freeware, software

Restoring The Menu Panel on Linux Mint Cinnamon

I got back into using Linux Mint Cinnamon not too long ago (Good bye, Windows! Hello, Mint 17) (the installation on a computer with NVidia I should write about since that’s it’s own fun mess), but like any piece of complicated software, it has its bugs. One of the more annoying bugs is when the menu panel / menu bar on the bottom (equivalent to Window’s Task Bar) just so happens to lose all of its text and icons…

Or at least everything but a select few items disappear, such as the “Start” or main menu icon and the notifications icon. Those things seem to hang around for me at least.

But before we jump to the solution, you have to know what problem you have specifically. If your entire windows/menu/GUI system freezes (i.e. if the entire Mint Cinnamon desktop has frozen), then the solution you need is to restart it. For this, check the top two answers here:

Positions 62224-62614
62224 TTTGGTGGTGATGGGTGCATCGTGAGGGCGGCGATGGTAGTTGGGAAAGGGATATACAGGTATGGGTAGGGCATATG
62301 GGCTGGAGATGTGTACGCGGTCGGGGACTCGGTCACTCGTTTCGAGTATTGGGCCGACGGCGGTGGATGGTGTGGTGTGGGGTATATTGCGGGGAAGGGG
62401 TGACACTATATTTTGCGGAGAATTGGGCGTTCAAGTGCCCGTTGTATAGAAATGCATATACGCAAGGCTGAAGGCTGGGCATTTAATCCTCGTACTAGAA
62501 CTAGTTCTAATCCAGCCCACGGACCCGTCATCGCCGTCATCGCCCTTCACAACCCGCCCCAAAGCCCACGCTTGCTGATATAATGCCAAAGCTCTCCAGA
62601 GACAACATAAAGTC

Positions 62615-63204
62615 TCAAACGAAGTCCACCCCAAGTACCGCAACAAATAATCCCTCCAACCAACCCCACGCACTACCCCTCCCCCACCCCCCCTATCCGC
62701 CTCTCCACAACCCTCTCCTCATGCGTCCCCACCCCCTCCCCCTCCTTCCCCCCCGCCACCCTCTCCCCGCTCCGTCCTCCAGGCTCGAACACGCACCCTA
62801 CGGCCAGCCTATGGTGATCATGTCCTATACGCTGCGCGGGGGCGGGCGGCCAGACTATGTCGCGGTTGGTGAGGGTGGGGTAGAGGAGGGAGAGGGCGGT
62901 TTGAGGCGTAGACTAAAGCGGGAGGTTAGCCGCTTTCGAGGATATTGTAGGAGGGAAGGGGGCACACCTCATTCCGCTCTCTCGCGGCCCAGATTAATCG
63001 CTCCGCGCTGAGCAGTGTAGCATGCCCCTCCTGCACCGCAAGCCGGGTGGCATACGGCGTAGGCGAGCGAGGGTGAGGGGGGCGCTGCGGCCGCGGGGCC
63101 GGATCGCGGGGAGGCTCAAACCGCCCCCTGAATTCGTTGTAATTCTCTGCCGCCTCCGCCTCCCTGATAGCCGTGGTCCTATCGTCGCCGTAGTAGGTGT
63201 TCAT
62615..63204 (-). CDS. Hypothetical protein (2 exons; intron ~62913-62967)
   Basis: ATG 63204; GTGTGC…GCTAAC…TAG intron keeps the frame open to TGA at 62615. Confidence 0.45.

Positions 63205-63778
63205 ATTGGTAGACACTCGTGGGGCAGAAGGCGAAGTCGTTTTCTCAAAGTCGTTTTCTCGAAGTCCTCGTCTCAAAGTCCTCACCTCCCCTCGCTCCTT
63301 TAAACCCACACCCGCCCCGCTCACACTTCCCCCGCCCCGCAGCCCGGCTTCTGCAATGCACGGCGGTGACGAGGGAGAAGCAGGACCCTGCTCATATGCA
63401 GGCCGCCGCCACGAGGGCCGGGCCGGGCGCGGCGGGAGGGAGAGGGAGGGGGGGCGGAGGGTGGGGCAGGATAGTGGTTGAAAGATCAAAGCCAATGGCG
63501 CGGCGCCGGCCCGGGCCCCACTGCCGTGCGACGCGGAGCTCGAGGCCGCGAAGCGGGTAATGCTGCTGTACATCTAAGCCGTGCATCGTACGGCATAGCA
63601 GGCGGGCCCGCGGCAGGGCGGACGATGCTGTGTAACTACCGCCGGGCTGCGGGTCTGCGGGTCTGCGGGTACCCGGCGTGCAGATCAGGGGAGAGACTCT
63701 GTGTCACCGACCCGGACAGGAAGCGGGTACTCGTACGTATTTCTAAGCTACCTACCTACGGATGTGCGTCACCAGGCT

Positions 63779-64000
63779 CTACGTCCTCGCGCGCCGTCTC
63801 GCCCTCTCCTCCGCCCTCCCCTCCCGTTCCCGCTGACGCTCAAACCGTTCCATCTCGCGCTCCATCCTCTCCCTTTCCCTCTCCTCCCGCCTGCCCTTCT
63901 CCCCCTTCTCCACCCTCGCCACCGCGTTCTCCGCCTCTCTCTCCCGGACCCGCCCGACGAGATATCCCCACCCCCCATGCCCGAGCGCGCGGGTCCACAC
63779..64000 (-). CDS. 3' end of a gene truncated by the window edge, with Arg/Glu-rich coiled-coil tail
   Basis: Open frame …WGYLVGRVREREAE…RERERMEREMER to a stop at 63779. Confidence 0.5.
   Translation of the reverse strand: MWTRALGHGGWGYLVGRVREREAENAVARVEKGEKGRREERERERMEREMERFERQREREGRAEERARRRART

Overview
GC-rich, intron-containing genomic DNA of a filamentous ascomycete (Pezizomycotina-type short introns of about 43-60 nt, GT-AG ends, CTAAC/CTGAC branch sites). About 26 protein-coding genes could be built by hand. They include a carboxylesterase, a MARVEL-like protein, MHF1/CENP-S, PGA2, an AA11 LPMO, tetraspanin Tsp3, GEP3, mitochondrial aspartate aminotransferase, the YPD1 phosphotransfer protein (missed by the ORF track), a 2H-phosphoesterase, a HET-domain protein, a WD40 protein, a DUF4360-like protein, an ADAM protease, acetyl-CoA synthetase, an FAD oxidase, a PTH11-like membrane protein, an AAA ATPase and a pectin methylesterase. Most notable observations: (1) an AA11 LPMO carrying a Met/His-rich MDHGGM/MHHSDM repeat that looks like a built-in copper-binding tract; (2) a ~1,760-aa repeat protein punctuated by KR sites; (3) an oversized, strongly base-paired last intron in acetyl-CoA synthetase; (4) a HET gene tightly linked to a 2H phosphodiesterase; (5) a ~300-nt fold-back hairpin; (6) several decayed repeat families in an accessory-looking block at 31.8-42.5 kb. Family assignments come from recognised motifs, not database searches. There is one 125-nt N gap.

Frozen? Restart Linux Mint Cinnamon from tty

However, if your problem is like mine (where all of the tabs in the Cinnamon menu panel / menu bar are blank and there is no text), the simple solution is this:

  1. Right click on the desktop and select, “Open in Terminal”.
  2. Type in the following command:
    cinnamon --replace &

That’s it! After a few seconds, you should see things reload. The best part about this is that none of the programs you have open will be closed. You’ll be able to continue working as normal.

The command “cinnamon –replace” basically removes the old Cinnamon “desktop” and starts a new one. I don’t know why the command isn’t “restart”. That would make more sense since “replace” seems to imply the old one is kept around and stored somewhere (which it isn’t) and I imagine most people are going to try “restart” first or will be looking for something labeled “restart cinnamon” online.

Causes of the issue: I don’t know. It seems to happen most when I use Firefox or graphics-intensive programs (Gimp, Inkscape, etc.), but that may be a coincidence.